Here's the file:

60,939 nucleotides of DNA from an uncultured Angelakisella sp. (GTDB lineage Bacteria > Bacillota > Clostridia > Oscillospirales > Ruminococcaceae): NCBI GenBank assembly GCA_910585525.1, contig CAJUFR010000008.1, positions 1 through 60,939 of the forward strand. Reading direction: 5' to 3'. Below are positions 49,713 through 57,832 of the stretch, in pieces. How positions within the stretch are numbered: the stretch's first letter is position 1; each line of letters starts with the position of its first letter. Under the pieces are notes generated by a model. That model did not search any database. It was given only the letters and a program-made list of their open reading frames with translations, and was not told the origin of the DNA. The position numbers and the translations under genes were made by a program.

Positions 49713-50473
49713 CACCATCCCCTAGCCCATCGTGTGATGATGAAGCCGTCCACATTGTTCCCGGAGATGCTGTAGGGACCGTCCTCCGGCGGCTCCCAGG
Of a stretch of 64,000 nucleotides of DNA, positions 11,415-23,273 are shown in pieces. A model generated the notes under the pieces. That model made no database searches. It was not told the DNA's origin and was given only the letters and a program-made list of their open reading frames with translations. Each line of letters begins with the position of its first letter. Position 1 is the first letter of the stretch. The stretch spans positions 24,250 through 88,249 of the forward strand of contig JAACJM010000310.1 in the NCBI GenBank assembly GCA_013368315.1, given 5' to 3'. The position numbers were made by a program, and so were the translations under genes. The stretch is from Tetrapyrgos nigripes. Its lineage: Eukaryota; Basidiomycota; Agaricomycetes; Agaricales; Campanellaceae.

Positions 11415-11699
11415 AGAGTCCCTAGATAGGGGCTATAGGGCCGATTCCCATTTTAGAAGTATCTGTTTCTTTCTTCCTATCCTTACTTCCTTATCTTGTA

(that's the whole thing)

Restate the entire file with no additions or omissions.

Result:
60,939 nucleotides of DNA from an uncultured Angelakisella sp. (GTDB lineage Bacteria > Bacillota > Clostridia > Oscillospirales > Ruminococcaceae): NCBI GenBank assembly GCA_910585525.1, contig CAJUFR010000008.1, positions 1 through 60,939 of the forward strand. Reading direction: 5' to 3'. Below are positions 49,713 through 57,832 of the stretch, in pieces. How positions within the stretch are numbered: the stretch's first letter is position 1; each line of letters starts with the position of its first letter. Under the pieces are notes generated by a model. That model did not search any database. It was given only the letters and a program-made list of their open reading frames with translations, and was not told the origin of the DNA. The position numbers and the translations under genes were made by a program.

Positions 49713-50473
49713 CACCATCCCCTAGCCCATCGTGTGATGATGAAGCCGTCCACATTGTTCCCGGAGATGCTGTAGGGACCGTCCTCCGGCGGCTCCCAGG
Of a stretch of 64,000 nucleotides of DNA, positions 11,415-23,273 are shown in pieces. A model generated the notes under the pieces. That model made no database searches. It was not told the DNA's origin and was given only the letters and a program-made list of their open reading frames with translations. Each line of letters begins with the position of its first letter. Position 1 is the first letter of the stretch. The stretch spans positions 24,250 through 88,249 of the forward strand of contig JAACJM010000310.1 in the NCBI GenBank assembly GCA_013368315.1, given 5' to 3'. The position numbers were made by a program, and so were the translations under genes. The stretch is from Tetrapyrgos nigripes. Its lineage: Eukaryota; Basidiomycota; Agaricomycetes; Agaricales; Campanellaceae.

Positions 11415-11699
11415 AGAGTCCCTAGATAGGGGCTATAGGGCCGATTCCCATTTTAGAAGTATCTGTTTCTTTCTTCCTATCCTTACTTCCTTATCTTGTA